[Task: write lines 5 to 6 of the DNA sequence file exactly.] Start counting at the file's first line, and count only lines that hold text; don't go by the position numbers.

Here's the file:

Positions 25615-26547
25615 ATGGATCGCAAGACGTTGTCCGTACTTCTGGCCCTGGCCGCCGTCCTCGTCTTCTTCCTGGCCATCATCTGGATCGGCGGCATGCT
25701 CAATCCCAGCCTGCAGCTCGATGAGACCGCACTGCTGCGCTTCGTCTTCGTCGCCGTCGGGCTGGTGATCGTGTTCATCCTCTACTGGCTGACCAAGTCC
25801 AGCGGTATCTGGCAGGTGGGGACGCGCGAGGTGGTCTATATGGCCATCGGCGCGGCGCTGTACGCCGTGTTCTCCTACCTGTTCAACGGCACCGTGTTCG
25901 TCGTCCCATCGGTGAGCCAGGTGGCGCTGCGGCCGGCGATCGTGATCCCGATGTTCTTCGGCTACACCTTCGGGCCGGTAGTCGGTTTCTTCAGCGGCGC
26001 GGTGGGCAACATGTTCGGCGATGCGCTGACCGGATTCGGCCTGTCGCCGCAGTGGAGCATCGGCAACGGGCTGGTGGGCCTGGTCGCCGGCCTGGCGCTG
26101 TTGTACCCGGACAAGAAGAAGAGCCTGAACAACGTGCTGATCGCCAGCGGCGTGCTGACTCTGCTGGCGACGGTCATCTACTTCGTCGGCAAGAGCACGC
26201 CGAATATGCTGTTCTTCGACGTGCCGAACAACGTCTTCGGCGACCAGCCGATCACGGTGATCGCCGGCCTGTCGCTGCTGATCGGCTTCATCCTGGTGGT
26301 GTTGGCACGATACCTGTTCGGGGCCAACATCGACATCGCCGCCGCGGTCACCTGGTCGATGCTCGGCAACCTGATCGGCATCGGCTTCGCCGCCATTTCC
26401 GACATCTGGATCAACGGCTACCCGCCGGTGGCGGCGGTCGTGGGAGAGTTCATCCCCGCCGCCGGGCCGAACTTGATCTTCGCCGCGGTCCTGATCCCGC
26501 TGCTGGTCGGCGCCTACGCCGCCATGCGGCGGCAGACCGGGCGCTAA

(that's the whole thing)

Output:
25901 TCGTCCCATCGGTGAGCCAGGTGGCGCTGCGGCCGGCGATCGTGATCCCGATGTTCTTCGGCTACACCTTCGGGCCGGTAGTCGGTTTCTTCAGCGGCGC
26001 GGTGGGCAACATGTTCGGCGATGCGCTGACCGGATTCGGCCTGTCGCCGCAGTGGAGCATCGGCAACGGGCTGGTGGGCCTGGTCGCCGGCCTGGCGCTG